back to article Commbank data loss: Non-disclosure was pretty reasonable

“Australia's Largest Bank Lost The Personal Financial Histories Of 12 Million Customers” screams the headline at Buzzfeed. It’s a great story: the Commonwealth Bank (CBA) can’t say with 100 per cent certainty that two tapes containing data used to prepare bank statements were securely destroyed. And those tapes were not …

  1. Jonbays

    Recovering data from tapes isn't trivial but if it's not encrypted then I assure you any junior hacker could have posted the data up on the dark web and asked for help where the resources would be available. As for notifiable data breach, I think it certainly should be now under the new legislation as unless it was encrypted then there is a risk that harm could be caused to someone given the amount of data and type of data makes it worth spending effort on recovering off the lost tapes. Of course the legislation is very open ended and open to wide interpretation here so without actual prosecuted breaches and fines we will never know how the courts take these breaches of the privacy act

    1. Anonymous Coward
      Anonymous Coward

      Some young gun just ran up an old IBM mainframe in his basement, retrieving data from a tape wouldn't be much of a task.

    2. Andrew Commons

      The Reg piece suggests that the appropriate authorities were notified and that they made the determination that there was not a real risk of serious harm to the CBA customers involved.

      Note that it is not there is a distinction between 'harm' and 'serious harm' that was made deliberately to minimise the number of breaches that needed to be reported.

      The explanatory memorandum that accompanies the legislation makes quite interesting reading in this context.

  2. Phil Kingston

    Another factor is that Joe Bloggs finding a tape of an unfamiliar-to-most media format lying on the street, or the back of a dusty office cupboard etc, is unlikely to know what the hell to do with it. Unless it was labelled with something like "Super-important backup tape containing banking details of 12 million customers".

    Still, no encryption is an epic fail for CommBank's IT bods. The idea that they'd accept the risk of shunting unencrypted tapes to/from a third party speaks volumes about the culture in their IT depts.

  3. TReko
    Big Brother

    George Orwell would be proud of CBA

    You gotta love modern corporate double-speak; this is an "customer data incident" not a breach.

    1. Anonymous Coward
      Anonymous Coward

      Re: George Orwell would be proud of CBA

      Because if it was, them some exec's bonus would be at risk. Instead its just swept under the carpet, like CBA always do.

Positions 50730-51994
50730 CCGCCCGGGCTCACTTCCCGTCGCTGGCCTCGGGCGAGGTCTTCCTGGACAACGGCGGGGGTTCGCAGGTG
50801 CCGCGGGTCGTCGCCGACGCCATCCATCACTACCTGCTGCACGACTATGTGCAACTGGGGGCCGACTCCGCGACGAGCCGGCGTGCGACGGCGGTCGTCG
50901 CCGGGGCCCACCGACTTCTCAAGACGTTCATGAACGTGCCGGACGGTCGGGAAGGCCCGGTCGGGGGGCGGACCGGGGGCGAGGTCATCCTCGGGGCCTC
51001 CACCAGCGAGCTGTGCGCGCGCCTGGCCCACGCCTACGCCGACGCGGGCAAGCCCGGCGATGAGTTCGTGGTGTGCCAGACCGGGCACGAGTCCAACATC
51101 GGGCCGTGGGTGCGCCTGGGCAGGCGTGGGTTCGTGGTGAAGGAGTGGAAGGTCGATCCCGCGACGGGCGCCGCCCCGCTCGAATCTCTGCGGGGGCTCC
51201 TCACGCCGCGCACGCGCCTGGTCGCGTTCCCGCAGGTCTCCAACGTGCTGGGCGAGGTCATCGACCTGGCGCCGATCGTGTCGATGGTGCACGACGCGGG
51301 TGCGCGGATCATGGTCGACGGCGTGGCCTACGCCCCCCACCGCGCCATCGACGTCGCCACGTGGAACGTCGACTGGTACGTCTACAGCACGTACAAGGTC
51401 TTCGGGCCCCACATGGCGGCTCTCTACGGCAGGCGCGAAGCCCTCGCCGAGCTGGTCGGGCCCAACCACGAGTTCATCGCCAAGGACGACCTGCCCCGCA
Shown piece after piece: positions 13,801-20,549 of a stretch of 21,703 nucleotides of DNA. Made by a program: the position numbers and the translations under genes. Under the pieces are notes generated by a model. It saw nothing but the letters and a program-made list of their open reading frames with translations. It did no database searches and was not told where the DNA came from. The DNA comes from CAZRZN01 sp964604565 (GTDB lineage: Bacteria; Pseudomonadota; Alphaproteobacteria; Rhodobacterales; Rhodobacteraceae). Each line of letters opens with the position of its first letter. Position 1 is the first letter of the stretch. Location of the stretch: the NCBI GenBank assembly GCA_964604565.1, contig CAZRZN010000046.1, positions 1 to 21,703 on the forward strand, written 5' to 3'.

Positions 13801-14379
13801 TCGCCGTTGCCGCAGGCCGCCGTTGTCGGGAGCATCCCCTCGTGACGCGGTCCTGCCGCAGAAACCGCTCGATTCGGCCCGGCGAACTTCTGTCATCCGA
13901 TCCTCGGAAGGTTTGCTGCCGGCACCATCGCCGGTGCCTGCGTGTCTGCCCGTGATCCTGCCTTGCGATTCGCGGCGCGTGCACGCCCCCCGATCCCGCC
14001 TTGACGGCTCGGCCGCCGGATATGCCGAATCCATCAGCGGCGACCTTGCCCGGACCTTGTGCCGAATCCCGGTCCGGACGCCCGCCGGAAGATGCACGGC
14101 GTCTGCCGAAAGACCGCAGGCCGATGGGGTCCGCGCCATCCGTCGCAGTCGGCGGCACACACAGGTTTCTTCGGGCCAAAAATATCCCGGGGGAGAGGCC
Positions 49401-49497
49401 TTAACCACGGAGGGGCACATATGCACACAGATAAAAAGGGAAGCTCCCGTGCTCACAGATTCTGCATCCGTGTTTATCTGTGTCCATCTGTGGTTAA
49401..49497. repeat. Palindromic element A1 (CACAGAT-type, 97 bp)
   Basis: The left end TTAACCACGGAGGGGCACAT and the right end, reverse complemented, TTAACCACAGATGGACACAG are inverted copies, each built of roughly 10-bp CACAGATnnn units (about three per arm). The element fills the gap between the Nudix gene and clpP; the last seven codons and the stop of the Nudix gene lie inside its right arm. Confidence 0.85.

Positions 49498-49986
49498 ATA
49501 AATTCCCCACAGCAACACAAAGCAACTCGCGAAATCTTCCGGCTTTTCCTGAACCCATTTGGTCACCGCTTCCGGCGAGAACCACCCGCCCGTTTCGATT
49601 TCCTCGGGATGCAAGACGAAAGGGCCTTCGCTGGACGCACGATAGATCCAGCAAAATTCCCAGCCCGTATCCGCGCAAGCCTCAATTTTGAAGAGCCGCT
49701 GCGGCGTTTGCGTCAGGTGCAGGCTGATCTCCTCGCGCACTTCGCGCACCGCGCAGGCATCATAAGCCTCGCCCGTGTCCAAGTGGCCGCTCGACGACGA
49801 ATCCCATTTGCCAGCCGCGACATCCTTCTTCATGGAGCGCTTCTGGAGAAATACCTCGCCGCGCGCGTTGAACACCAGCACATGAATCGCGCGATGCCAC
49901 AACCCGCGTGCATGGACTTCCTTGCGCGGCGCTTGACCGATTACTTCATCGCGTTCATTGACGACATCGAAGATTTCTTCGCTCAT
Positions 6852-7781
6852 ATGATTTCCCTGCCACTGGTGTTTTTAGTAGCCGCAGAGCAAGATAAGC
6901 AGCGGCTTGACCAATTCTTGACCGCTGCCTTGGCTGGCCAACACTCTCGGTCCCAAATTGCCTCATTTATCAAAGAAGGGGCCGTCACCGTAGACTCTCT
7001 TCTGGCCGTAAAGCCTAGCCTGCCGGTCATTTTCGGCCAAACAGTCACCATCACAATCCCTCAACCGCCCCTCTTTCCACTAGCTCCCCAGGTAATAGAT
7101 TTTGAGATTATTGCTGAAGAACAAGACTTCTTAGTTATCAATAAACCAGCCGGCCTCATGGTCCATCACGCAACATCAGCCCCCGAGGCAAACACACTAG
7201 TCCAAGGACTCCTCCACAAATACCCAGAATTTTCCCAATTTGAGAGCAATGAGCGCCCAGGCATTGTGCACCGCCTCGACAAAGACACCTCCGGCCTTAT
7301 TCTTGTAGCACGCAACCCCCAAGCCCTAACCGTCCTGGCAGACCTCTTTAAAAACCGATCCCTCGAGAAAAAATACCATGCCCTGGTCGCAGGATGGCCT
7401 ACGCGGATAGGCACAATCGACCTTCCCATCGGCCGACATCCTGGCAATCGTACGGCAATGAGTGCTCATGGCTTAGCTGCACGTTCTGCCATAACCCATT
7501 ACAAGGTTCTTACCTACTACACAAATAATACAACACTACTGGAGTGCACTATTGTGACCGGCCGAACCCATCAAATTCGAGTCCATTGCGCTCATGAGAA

4. Shadow Systems Silver badge

    It was secure & encrypted, sorta...

    The password was "password" & the encryption ROT13.

  5. Donald Telfer

    Where are the Keystone Kops ?

    Try looking for the lost hardware / data in secondhand discount office equipment dealer stores, especially in and around Canberra.

    Aside from that, this incident has holes in it. "we want to assure our customers that no action is required" ... because we do not know what actually happened, and we have paid good money to the KPMG forensic squad to tell the regulators (sic, the Keystone Kops) everything is OK.

  6. chuckm

    Leave it out Arfur

    Possibly if you had the right kind of hardware you could do a scan of the raw tape and piece some or all of the contents together. regardless of the all true things said in the article. I know this is possible because I've had to do it, as have many others faced with disasters of various types and falling back to the last line of defence which is that pile of tapes over there in the corner...

    That said, isn't this really Fuji Xerox's fail and not the bank's?. Presumably the bank engaged FX in good faith to provide a service, which is this respect they botched, Add it to the list, outsourcing bah humbug.

  7. Anonymous Coward

    a wealth of mistakes

    Apparently they are sending out email to customers saying there is nothing to worry about and you do not have to do anything. Isn't that nice in 2018 of a problem in 2016.

    They could have just said since it happened in 2016 and you still have your $$$$ then so it's probably OK.

    Or perhaps

    Since the media has drawn attention to the importance of the tapes the people who have them are now sourcing means of access them and will impersonate you using your details soon......

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